Establishment of the Rwanda Academy of Science (in progress) Since its establishment, the Rwanda Academy of Science (RAS) taskforce accomplished the following tasks: (i) developing the RAS concept paper as a guiding document; (ii) organizing and conducting the RAS awareness-raising general meeting which took place on December 2013, involving over 60 distinguished academics; (iii) with support from the Ministry of Education, the RAS taskforce employed a legal consultant to construct the institution’s legal framework. The RAS taskforce developed and approved the following documents: RAS Framework Report; RAS Draft Law; RAS Governance Structure; and RAS Administrative Procedures Manual. It is expected that following the Cabinet approval of RAS, a permanent secretariat will be appointed.

Partnership in Applied Sciences Engineering and Technology (in progress) The Ministry of Education of Rwanda is working with the World Bank in a Partnership in Applied Science Engineering and Technology (PASET), aiming to promote S&T skills at all levels of education. PASET meetings was held in Senegal in June 2014 in which 12 African countries participated, and in Ethiopia in July 2015 in which 8 participated. The participating state include Angola, Burkina Faso, Cameroon, Cote d’Ivoire, Democratic Republic of the Congo, Ethiopia, Kenya, Malawi, Rwanda, Senegal, Tanzania, Uganda and Zambia.

80

BOX 9 – THE IMPORTANCE OF ACADEMIES OF SCIENCE Academies of science, medicine and engineering can be found in most of the world’s countries. With their members selected from among the leading scientific, medical and engineering minds within a country, academies are merit-based. Typically, although they are supported by government funds, they are also independent institutions designed to recognize excellence and achievement. However, the strength of academies is not what they can do for the scientific community, but that they are able to mobilize scientists to play a leading role in society and development. This is especially true when it comes to providing up-to-the-minute syntheses of complex issues on areas of science that touch on policy. By mobilizing national science leaders, as well as international experts, academies are able to produce unbiased reports, recommendations and advice for policy-makers. In Africa, some 20 countries have established national science academies – many of them in the past few years following the capacity building efforts of IAP – the global network of science academies (hosted by The World Academy of Sciences in Trieste, Italy) and its regional network for Africa, NASAC – the Network of African Science Academies, based in Nairobi, Kenya. These academies should be seen as a resource to be used by their national governments when seeking advice on scientific issues – whether the issue is developing a nation’s renewable energy policy for the next 20 years, or plans to manage water resources more sustainably, or to improve agricultural production or urban health. It is also through IAP and NASAC that Africa’s weak and new academies can synergise their strengths and work together for greater impact. One such example is IAP’s Science Education/ Science Literacy Programme, which is promoting Inquiry-based Science Education (IBSE) in several African countries via academy-led initiatives. The programme promotes science, technology, engineering and mathematics (STEM) education that will develop necessary critical thinking skills in children, as well as promoting outreach activities to the general public that will improve their understanding of science and technology issues. To date, despite its focus on the use of science and technology for development, Rwanda does not have a national science academy. This is changing, however, with plans to establish a Rwanda Academy of Sciences during 2015 already at an advanced stage. In 2013, the Rwandan Ministry of Education appointed a taskforce to carry out all necessary consultations for the establishment of the academy. The taskforce held a first consultation meeting in July 2013 to explain the key roles and functions of an academy to national stakeholders and discuss the concept note for the academy. A revised concept for the proposed Rwanda Academy of Sciences was presented at a second consultative meeting in December 2013. The final document has since been submitted to the Rwanda Law Reform Commission and the Rwanda Cabinet to request formal approval for establishing the academy. Such a move will bring Rwanda in line with other African countries with active science academies, such as Kenya, Nigeria, Senegal, South Africa and Uganda. The new Rwandan academy will also be able to tap into lessons learned by the suite of newly-established academies on the continent, including Mozambique, Sudan and Tanzania. As the input of science and technology is increasingly being recognized by decision-makers when designing effective policies, the role of academies in providing timely and unbiased advice is being recognized more and more around the world. The establishment of the Rwandan academy will thus complement the governmental science institutions and will contribute in a fair and informed way to Rwandan national development. Peter McGrath IAP/IAMP Coordinator The Global Network of Science Academies, Trieste, Italy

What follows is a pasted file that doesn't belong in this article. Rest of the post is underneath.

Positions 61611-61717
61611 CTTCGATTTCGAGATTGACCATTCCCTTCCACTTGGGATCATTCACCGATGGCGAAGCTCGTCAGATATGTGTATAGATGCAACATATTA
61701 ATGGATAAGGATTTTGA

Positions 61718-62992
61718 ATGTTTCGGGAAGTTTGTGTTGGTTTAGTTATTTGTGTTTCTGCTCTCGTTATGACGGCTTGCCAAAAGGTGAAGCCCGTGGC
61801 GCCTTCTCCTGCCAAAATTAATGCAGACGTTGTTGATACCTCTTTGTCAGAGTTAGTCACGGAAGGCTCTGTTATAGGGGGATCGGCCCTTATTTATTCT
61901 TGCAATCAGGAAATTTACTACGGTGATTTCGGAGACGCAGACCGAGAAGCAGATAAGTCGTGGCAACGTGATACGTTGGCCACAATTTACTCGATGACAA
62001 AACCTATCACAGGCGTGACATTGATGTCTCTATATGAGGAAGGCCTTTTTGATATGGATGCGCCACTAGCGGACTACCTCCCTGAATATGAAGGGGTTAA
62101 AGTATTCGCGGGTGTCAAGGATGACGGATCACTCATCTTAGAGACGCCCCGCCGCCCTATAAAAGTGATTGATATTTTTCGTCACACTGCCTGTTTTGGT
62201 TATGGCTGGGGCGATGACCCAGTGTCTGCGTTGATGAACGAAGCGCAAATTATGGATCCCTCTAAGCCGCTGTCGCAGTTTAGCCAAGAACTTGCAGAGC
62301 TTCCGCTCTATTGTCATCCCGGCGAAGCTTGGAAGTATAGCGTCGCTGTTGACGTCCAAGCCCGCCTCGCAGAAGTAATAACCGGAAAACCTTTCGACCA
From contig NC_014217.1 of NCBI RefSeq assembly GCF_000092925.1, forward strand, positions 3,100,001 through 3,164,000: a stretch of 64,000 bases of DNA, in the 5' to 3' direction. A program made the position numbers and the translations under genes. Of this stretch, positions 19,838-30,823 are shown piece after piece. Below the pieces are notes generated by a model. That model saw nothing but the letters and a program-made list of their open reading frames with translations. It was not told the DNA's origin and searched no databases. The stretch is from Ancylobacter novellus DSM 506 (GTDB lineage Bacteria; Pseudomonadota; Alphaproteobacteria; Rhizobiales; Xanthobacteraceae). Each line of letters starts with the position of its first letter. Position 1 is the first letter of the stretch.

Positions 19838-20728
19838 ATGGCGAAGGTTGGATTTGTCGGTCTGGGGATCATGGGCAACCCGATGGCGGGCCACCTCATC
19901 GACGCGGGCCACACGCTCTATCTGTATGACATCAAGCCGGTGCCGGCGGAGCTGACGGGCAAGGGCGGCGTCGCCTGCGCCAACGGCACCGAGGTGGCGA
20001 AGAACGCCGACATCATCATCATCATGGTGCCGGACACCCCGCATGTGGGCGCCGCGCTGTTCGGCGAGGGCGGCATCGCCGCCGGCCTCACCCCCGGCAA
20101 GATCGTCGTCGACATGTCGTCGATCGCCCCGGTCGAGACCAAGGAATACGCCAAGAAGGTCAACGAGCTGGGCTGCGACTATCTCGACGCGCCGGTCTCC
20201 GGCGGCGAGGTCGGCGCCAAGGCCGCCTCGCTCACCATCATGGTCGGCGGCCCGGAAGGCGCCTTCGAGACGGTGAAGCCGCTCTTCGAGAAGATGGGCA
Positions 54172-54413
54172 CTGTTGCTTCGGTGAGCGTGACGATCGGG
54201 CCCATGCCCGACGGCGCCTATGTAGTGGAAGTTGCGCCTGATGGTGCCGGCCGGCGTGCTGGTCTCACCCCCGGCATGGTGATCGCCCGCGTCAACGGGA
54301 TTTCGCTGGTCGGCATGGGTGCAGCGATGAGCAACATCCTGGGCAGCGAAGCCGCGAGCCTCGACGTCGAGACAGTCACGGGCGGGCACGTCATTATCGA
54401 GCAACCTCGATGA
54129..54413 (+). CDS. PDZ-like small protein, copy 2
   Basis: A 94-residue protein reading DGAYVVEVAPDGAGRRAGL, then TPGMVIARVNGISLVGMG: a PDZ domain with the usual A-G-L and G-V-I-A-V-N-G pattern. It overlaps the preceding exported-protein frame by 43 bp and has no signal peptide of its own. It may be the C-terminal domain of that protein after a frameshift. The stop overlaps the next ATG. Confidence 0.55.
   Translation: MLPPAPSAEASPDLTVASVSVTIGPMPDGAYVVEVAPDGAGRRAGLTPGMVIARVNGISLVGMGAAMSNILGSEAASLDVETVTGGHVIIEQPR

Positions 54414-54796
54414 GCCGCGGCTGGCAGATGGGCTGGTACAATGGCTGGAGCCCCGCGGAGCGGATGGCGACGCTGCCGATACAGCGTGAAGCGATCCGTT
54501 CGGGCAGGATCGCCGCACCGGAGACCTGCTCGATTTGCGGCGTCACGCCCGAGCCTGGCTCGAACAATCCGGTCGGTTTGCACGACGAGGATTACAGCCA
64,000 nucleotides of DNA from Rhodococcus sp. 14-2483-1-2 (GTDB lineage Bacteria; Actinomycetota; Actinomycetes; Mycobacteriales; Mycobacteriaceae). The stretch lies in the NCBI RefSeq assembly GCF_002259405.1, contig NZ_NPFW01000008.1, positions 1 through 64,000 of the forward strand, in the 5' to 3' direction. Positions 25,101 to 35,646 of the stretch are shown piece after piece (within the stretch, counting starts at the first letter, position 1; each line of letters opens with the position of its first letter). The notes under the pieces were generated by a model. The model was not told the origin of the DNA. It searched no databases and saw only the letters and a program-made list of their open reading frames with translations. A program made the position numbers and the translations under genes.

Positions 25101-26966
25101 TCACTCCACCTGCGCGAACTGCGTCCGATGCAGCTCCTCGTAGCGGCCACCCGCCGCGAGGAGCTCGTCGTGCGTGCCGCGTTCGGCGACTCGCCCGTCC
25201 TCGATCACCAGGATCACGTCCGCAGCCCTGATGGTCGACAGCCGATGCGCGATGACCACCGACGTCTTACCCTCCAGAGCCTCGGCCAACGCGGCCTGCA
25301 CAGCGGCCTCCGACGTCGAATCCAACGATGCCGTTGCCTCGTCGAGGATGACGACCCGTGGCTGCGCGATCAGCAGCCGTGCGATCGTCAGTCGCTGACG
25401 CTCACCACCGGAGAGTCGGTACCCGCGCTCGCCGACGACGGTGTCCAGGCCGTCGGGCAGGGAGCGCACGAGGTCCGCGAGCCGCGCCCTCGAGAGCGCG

81